E453 .V66 2010 2nd floor Main
Never heard of Juneteenth? Here’s Henry Louis Gates, Jr. discussing how this day came to honor the emancipation of enslaved blacks in the United States after the end of the Civil War in 1865. Texas declared June 19th a holiday back in 1979 and this day came to be celebrated as “Freedom Day” or “Juneteenth.”
To read more about the Emancipation Proclamation and the end of slavery, there are plenty of great resources, including books, in the library. Don’t hesitate to ask a librarian to help you!
If you are on social media or have purchased goods online at any point, you’ve probably noticed the dozens of emails about new private policy user agreements flooding your inbox. After deleting all of them immediately (no shame), you should now take a quick look at what is actually going on.
Essentially, these emails are informing you on how the websites you use collect and share your personal information, and how that will change under the new European Union General Data Protection Regulation, or GDPR for short. Read the article below from Wired to learn how these updated privacy regulations allow for more transparency and protection when handling your own data online.
Although the article is about the UK specifically, much of this applies internationally, since many websites service multiple countries (eBay, Facebook, Etsy, etc.) Here’s an article from Forbes that explains the complex regulations from a US angle.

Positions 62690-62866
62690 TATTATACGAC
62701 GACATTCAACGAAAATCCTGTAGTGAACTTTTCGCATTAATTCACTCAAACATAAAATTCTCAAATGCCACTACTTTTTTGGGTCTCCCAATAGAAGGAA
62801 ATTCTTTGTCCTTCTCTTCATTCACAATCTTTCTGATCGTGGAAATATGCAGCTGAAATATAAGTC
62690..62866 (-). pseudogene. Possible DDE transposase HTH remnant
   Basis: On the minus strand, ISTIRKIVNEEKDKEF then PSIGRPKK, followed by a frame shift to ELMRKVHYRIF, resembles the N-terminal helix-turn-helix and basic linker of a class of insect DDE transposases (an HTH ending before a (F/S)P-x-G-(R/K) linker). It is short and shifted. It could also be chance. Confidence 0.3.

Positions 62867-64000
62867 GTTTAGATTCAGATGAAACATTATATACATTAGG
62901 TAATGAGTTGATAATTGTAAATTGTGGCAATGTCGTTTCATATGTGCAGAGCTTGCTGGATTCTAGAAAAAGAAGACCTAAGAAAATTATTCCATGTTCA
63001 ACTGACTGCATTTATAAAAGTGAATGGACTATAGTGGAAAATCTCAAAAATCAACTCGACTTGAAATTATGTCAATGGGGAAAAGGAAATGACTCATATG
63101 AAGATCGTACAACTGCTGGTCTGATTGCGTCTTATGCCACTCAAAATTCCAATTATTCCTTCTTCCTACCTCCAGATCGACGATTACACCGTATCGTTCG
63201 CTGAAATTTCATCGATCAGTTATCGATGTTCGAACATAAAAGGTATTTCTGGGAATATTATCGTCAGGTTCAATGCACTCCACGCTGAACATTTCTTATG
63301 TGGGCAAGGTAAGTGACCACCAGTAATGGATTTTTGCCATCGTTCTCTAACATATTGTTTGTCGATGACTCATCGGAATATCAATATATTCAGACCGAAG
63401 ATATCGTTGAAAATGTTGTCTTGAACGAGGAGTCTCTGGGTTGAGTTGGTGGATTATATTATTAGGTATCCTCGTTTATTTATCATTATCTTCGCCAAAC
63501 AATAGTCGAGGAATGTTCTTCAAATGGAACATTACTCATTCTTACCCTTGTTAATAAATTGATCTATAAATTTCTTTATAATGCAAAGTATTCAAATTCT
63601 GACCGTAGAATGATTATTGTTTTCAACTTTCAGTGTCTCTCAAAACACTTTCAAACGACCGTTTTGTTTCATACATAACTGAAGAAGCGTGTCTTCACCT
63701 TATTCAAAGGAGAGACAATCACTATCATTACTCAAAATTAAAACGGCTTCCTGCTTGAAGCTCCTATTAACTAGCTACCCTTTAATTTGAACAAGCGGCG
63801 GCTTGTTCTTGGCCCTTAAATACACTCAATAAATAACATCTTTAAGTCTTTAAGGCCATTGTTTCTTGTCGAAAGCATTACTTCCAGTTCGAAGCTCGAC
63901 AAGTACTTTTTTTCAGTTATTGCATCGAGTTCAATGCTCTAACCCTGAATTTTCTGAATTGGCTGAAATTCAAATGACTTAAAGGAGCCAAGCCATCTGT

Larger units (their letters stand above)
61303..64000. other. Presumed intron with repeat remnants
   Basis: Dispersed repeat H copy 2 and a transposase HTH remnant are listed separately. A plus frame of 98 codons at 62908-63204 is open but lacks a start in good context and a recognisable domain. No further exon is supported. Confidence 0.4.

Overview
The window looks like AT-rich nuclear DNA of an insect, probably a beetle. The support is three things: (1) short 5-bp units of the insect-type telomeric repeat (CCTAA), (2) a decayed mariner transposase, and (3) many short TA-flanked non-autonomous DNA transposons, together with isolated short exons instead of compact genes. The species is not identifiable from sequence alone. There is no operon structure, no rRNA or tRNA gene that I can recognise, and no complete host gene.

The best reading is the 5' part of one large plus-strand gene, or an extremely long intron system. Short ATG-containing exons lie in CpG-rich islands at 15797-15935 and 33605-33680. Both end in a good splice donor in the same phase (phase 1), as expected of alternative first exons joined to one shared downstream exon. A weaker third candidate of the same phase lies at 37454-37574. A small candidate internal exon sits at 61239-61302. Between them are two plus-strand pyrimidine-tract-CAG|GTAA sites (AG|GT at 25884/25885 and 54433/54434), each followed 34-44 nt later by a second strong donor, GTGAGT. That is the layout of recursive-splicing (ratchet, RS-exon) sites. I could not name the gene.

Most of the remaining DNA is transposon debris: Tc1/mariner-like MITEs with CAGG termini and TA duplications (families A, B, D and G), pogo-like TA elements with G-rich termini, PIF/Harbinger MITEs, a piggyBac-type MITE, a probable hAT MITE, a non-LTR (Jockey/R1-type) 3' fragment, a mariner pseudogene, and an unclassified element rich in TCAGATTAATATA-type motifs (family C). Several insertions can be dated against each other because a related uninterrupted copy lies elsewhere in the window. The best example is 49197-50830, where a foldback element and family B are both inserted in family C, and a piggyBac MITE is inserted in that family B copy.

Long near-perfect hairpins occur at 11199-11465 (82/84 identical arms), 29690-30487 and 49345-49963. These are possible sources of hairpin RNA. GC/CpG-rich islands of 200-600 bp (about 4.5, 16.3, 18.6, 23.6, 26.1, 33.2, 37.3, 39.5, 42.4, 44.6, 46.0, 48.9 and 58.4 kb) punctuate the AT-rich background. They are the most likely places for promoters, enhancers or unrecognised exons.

Europe’s data protection rules are undergoing sweeping changes. To keep up with the huge amount of digital data being created, rules across the continent have been re-written and are due to be enforced. From May 25, 2018, the new mutually agreed European General Data Protection Regulation (GDPR) will update personal data rules.
GDPR will bring outdated personal data laws across the EU up to speed with an increasingly digital era. The previous data protection laws were put in place during the 1990s and haven’t been able to keep pace with the levels of technological change…..read more.
If you’re taking summer classes, the Saunders Writing Center is open to help you.
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Just because you are leaving UT doesn’t mean our doors are shut to you! Did you know as Alumni, you not only have access to career services and events, you also have full onsite access to the Macdonald-Kelce Library with check out privileges? Review your benefits and sign up for an Alumni Card online.
During finals, visit us and check out the book display on the first floor that’s all about navigating life after college. We have resources on career goals, resumes, internships, and finding your path. Ask a librarian if you’d like to check out these books, or for any other career or graduate school related questions.
Alumni membership includes access to more than 275,000 books and 1,600 periodicals in-house at the Macdonald-Kelce Library. Alumni may check out 5 books at a time for a two week period. Local alums are able to Interlibrary Loan under the library’s discretion. There is no off campus access to the databases. Bring in your NAA Alumni Card to check out library books.
Good luck on your finals and congratulations to all graduates!
It comes as no surprise that most of the books on the ALA Top 10 Challenged books of the Year, books typically targeted for things like profanity, lewdness, and ideological contention, are children and young adult novels. Censorship is typically enacted by concerned parents who wish to protect their children from perceived threats. As many parents find out, shielding information from children doesn’t not prevent them from learning, exploring, and coming up with their own ideas about the world (hello, libraries! hi, internet!)